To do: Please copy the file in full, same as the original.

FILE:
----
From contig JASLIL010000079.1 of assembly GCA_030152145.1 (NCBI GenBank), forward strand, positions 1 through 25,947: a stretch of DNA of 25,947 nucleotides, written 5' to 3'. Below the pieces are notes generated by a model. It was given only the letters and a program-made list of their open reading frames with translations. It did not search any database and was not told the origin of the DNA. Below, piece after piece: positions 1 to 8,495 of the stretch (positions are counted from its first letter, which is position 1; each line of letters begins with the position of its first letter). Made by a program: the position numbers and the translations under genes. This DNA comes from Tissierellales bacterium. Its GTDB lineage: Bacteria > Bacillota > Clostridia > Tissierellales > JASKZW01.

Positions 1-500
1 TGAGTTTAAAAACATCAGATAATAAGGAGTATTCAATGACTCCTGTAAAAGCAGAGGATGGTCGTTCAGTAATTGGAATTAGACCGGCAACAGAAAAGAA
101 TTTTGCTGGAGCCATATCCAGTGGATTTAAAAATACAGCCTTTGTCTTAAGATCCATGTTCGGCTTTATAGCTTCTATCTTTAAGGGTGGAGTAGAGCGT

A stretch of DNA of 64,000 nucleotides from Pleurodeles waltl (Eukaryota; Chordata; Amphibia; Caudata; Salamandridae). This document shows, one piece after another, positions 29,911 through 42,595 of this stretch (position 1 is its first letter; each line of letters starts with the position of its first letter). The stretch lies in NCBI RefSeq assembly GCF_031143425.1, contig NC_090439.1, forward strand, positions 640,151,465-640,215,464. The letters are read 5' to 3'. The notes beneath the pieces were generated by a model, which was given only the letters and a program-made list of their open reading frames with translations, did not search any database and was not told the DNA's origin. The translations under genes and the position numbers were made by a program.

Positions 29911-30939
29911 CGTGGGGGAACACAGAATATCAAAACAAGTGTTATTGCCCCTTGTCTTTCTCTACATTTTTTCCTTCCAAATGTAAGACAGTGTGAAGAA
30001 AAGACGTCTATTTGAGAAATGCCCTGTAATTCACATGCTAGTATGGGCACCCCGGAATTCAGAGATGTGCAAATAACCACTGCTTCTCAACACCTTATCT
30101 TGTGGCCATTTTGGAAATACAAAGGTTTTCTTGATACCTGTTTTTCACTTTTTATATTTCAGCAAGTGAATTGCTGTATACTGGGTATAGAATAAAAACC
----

From contig JASLIL010000079.1 of assembly GCA_030152145.1 (NCBI GenBank), forward strand, positions 1 through 25,947: a stretch of DNA of 25,947 nucleotides, written 5' to 3'. Below the pieces are notes generated by a model. It was given only the letters and a program-made list of their open reading frames with translations. It did not search any database and was not told the origin of the DNA. Below, piece after piece: positions 1 to 8,495 of the stretch (positions are counted from its first letter, which is position 1; each line of letters begins with the position of its first letter). Made by a program: the position numbers and the translations under genes. This DNA comes from Tissierellales bacterium. Its GTDB lineage: Bacteria > Bacillota > Clostridia > Tissierellales > JASKZW01.

Positions 1-500
1 TGAGTTTAAAAACATCAGATAATAAGGAGTATTCAATGACTCCTGTAAAAGCAGAGGATGGTCGTTCAGTAATTGGAATTAGACCGGCAACAGAAAAGAA
101 TTTTGCTGGAGCCATATCCAGTGGATTTAAAAATACAGCCTTTGTCTTAAGATCCATGTTCGGCTTTATAGCTTCTATCTTTAAGGGTGGAGTAGAGCGT

A stretch of DNA of 64,000 nucleotides from Pleurodeles waltl (Eukaryota; Chordata; Amphibia; Caudata; Salamandridae). This document shows, one piece after another, positions 29,911 through 42,595 of this stretch (position 1 is its first letter; each line of letters starts with the position of its first letter). The stretch lies in NCBI RefSeq assembly GCF_031143425.1, contig NC_090439.1, forward strand, positions 640,151,465-640,215,464. The letters are read 5' to 3'. The notes beneath the pieces were generated by a model, which was given only the letters and a program-made list of their open reading frames with translations, did not search any database and was not told the DNA's origin. The translations under genes and the position numbers were made by a program.

Positions 29911-30939
29911 CGTGGGGGAACACAGAATATCAAAACAAGTGTTATTGCCCCTTGTCTTTCTCTACATTTTTTCCTTCCAAATGTAAGACAGTGTGAAGAA
30001 AAGACGTCTATTTGAGAAATGCCCTGTAATTCACATGCTAGTATGGGCACCCCGGAATTCAGAGATGTGCAAATAACCACTGCTTCTCAACACCTTATCT
30101 TGTGGCCATTTTGGAAATACAAAGGTTTTCTTGATACCTGTTTTTCACTTTTTATATTTCAGCAAGTGAATTGCTGTATACTGGGTATAGAATAAAAACC